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There is no single moment when a hockey team fully belongs to the men who crafted the current roster, just as there is no precise point on the colour spectrum where green becomes blue.

But even in the absence of an obvious demarcation, it can be declared: the Vancouver Canucks are Trevor Linden's team now.

Linden was hired 18 months ago amid an inferno, the final days of John Tortorella. Every early step Linden made was an emergency manoeuvre. The primary philosophy, however, was a careful reworking of the hockey team, not an overhaul.

Through Linden's first season in charge, it looked smart: The Canucks played better than many people predicted, cracked through 100 points, and finished second in the Pacific Division. Vancouver entered the playoffs last spring as favourites against the upstart Calgary Flames. And then the young Flames embarrassed the Canucks, upending Vancouver with speed and vigour.

The rivalry is renewed Wednesday, the opening night of the NHL season. Vancouver visits Calgary, with a second engagement set for Saturday night in Vancouver.

The trajectory of the two teams has diverged. The Flames are in ascent and the Canucks' drift downward. This year's Canucks are widely predicted to miss the playoffs, in a Pacific Division and Western Conference that are more challenging than they were a year ago.

As Vancouver and Calgary's places in the hierarchy of the NHL have reversed, it is Calgary's strategy to bet heavily on talented young players that today reverberates in Vancouver.

On Monday, Linden officially unveiled a roster with three rookies, two of them 19-year-olds. It was a radical departure for the Canucks.

Vancouver, going back decades, has had the fewest teenagers play and contribute of any of Canada's NHL teams. Among the few teenagers to make a mark here was Linden, who at 18 scored 30 goals in his rookie season. It was the beginning of a revival for the team in that era, one that culminated five years later in a near Stanley Cup victory in 1994.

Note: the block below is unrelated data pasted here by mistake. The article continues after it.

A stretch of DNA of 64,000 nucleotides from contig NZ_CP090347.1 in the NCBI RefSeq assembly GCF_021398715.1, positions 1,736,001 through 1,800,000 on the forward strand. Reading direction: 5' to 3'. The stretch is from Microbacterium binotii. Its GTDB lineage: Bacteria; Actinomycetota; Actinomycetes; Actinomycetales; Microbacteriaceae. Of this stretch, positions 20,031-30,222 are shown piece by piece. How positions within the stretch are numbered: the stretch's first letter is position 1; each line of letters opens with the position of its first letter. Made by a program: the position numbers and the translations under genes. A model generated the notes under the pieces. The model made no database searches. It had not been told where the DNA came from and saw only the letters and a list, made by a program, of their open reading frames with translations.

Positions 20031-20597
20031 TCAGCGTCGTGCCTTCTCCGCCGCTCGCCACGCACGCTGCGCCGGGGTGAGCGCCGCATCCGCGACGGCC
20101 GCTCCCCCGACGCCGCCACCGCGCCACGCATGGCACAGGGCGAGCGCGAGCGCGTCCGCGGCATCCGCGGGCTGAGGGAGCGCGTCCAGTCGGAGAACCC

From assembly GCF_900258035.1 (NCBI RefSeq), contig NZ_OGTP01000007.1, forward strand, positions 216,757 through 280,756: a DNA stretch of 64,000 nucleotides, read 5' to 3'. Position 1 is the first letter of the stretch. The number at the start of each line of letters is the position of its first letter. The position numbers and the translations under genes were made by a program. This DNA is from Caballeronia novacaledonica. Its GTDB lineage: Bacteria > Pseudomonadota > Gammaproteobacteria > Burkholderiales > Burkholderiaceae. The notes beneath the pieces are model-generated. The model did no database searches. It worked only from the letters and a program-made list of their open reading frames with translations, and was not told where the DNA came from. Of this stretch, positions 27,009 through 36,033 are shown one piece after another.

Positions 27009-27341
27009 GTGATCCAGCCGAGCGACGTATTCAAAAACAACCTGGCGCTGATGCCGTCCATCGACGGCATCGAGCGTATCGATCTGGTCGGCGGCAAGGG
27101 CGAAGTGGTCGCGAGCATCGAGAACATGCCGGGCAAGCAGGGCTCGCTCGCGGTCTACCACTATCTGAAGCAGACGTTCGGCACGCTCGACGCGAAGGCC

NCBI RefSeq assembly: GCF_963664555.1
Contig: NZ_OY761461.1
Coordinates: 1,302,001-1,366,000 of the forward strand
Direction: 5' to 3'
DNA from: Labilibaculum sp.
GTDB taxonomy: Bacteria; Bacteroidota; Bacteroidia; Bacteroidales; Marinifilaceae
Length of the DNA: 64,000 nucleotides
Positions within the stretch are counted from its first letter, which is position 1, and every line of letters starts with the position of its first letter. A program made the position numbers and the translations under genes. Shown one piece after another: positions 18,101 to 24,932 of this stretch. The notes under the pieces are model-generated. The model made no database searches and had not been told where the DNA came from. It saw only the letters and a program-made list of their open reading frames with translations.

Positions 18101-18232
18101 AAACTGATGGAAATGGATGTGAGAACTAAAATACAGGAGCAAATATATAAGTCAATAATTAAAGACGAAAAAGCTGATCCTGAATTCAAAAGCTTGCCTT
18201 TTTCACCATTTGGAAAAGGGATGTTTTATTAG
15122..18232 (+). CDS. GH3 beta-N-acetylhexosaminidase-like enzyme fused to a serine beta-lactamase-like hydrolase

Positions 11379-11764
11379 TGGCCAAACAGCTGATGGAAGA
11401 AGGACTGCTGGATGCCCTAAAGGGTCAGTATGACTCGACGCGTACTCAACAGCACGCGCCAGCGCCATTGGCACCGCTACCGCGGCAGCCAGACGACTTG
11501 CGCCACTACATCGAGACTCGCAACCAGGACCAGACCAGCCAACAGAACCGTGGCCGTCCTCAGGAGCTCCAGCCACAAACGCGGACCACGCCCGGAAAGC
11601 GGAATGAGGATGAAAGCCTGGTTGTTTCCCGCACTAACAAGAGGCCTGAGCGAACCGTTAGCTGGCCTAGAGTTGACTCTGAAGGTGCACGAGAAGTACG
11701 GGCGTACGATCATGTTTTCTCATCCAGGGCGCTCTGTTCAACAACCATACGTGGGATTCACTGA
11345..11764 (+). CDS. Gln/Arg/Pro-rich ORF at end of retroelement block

Linden is not an orator and is not the type of man to draw parallels between generations, but it's clear the same thinking is in place. Make-the-playoffs was a mantra last year. This year, Linden said: "We're going to be in the fight and that's where we want to be."

Regardless of whether the Canucks struggle and miss the playoffs, the decisions Linden has made form the core of the team that will have to, for years to come, battle Connor McDavid's Edmonton Oilers and Sean Monahan's Flames.

Vancouver's 19-year-olds are Jake Virtanen – who grew up in the Vancouver suburbs – and Jared McCann, both drafted last year in the first round, 11 weeks after Linden was hired. More significant, at present, is the new second line, centred by 20-year-old Bo Horvat, who last year made the team at 19, the first Canucks teenager in a decade. Horvat got better all winter long. This year, 23-year-old Sven Baertschi will be on his wing. And on the blueline, there will be the seemingly-out-of-nowhere 22-year-old Ben Hutton.

The Canucks, especially under Mike Gillis, were in the Detroit Red Wings mould: no kids. When Tortorella was on his way out the door, he made a cutting but true observation: the aging Canucks had gone stale.

"These guys," Linden said of the Canucks' youth brigade, "are going to bring a spark and an element of life."

It will also – in theory – spark attention in Vancouver, where fan interest faded after the near Stanley Cup five years ago and subsequent cratering. Fans can cheer for the future – and, almost as rare as seeing teenagers play here, they can cheer for a hometown player, Virtanen.

"People are genuinely excited," Linden said.

When the roster was decided Monday, several reporters had expected general manager Jim Benning to speak about the various decisions, including the surprise of putting 22-year-old defenceman Frank Corrado on waivers. He was later picked up by the Toronto Maple Leafs.

But Monday was bigger than that. Benning was Linden's first and most important hire and is a key architect of the new Canucks but this is Linden's team. The one-time on-ice hero was hired to save a team in tatters and rebuild it into a contender.

The transition will be difficult. It's no fun to see your season end in early April. And, longer term, it's tough to say Vancouver's young players can rival those in Calgary or Edmonton.

And, right now, as much as Vancouver's story is youth, how the Canucks fare this year rests on the shoulders of the three oldest men on the team, all 35, goalie Ryan Miller, and Henrik and Daniel Sedin.

Canucks brass in years past often talked about an injection of youth – but it never happened, team captain Henrik Sedin noted.

"When you look at the teams that have been successful, they've got young guys coming in and contributing early and right away. We've been missing that," Sedin said.

"If you look back, and you really look at it, how many rookies have come in and made a difference on this team the last 10, 15 years? There's not many. It is needed."